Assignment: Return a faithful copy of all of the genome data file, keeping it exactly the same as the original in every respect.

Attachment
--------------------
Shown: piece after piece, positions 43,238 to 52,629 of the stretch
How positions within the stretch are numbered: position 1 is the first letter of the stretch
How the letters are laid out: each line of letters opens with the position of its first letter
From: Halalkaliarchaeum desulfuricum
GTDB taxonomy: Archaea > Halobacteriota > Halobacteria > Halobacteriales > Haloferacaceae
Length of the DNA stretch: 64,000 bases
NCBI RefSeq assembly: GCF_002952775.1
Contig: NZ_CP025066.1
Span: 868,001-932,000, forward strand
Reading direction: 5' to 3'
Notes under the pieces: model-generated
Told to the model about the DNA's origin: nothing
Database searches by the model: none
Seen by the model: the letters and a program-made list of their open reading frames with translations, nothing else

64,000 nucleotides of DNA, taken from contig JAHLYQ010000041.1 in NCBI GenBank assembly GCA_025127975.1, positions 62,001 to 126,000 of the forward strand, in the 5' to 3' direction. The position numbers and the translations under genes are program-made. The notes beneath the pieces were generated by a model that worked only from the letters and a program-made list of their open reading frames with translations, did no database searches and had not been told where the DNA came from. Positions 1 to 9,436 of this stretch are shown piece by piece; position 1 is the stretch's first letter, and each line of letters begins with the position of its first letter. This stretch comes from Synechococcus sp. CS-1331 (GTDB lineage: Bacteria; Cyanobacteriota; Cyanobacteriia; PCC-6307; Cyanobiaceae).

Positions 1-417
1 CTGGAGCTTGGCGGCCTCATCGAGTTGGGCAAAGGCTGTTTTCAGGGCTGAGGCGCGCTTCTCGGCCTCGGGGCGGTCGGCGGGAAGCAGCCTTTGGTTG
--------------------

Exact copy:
Shown: piece after piece, positions 43,238 to 52,629 of the stretch
How positions within the stretch are numbered: position 1 is the first letter of the stretch
How the letters are laid out: each line of letters opens with the position of its first letter
From: Halalkaliarchaeum desulfuricum
GTDB taxonomy: Archaea > Halobacteriota > Halobacteria > Halobacteriales > Haloferacaceae
Length of the DNA stretch: 64,000 bases
NCBI RefSeq assembly: GCF_002952775.1
Contig: NZ_CP025066.1
Span: 868,001-932,000, forward strand
Reading direction: 5' to 3'
Notes under the pieces: model-generated
Told to the model about the DNA's origin: nothing
Database searches by the model: none
Seen by the model: the letters and a program-made list of their open reading frames with translations, nothing else

64,000 nucleotides of DNA, taken from contig JAHLYQ010000041.1 in NCBI GenBank assembly GCA_025127975.1, positions 62,001 to 126,000 of the forward strand, in the 5' to 3' direction. The position numbers and the translations under genes are program-made. The notes beneath the pieces were generated by a model that worked only from the letters and a program-made list of their open reading frames with translations, did no database searches and had not been told where the DNA came from. Positions 1 to 9,436 of this stretch are shown piece by piece; position 1 is the stretch's first letter, and each line of letters begins with the position of its first letter. This stretch comes from Synechococcus sp. CS-1331 (GTDB lineage: Bacteria; Cyanobacteriota; Cyanobacteriia; PCC-6307; Cyanobiaceae).

Positions 1-417
1 CTGGAGCTTGGCGGCCTCATCGAGTTGGGCAAAGGCTGTTTTCAGGGCTGAGGCGCGCTTCTCGGCCTCGGGGCGGTCGGCGGGAAGCAGCCTTTGGTTG